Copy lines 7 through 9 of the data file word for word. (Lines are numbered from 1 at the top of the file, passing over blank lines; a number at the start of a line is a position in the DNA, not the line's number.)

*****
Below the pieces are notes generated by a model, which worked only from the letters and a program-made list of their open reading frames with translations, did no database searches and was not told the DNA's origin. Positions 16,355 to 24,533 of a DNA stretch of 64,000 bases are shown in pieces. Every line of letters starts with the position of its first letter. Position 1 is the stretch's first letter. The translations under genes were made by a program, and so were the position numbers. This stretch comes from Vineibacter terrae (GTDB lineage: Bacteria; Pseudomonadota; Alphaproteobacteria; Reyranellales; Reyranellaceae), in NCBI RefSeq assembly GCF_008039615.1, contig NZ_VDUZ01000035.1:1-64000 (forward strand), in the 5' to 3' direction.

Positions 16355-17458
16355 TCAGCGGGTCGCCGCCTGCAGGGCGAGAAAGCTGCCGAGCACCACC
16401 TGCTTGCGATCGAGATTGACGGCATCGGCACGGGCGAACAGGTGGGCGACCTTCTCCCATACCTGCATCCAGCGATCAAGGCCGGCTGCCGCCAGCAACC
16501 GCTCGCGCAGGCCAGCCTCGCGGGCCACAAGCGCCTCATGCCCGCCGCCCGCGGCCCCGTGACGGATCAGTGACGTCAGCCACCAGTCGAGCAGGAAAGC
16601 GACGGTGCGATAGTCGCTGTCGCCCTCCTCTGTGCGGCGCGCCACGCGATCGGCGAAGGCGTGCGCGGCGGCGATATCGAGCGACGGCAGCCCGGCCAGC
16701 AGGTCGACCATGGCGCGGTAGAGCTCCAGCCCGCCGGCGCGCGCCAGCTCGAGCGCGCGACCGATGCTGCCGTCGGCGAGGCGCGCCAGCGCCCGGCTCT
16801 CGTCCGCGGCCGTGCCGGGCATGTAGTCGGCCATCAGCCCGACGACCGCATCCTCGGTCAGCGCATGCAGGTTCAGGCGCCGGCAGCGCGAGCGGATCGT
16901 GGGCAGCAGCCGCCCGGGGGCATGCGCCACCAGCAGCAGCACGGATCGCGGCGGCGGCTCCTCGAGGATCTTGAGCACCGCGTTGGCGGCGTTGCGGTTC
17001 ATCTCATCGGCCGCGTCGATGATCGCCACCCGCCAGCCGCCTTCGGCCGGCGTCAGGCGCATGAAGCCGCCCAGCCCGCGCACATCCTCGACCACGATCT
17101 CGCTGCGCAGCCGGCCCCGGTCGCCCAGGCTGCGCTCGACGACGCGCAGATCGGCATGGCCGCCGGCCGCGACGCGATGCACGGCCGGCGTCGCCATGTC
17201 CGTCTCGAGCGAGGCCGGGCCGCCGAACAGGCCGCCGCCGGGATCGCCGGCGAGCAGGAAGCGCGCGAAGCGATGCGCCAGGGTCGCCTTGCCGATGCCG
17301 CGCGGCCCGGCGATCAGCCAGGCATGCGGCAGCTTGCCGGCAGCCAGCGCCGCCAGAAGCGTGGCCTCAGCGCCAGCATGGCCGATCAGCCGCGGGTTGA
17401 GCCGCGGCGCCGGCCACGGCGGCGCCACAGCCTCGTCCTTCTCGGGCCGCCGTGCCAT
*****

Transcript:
16701 AGGTCGACCATGGCGCGGTAGAGCTCCAGCCCGCCGGCGCGCGCCAGCTCGAGCGCGCGACCGATGCTGCCGTCGGCGAGGCGCGCCAGCGCCCGGCTCT
16801 CGTCCGCGGCCGTGCCGGGCATGTAGTCGGCCATCAGCCCGACGACCGCATCCTCGGTCAGCGCATGCAGGTTCAGGCGCCGGCAGCGCGAGCGGATCGT
16901 GGGCAGCAGCCGCCCGGGGGCATGCGCCACCAGCAGCAGCACGGATCGCGGCGGCGGCTCCTCGAGGATCTTGAGCACCGCGTTGGCGGCGTTGCGGTTC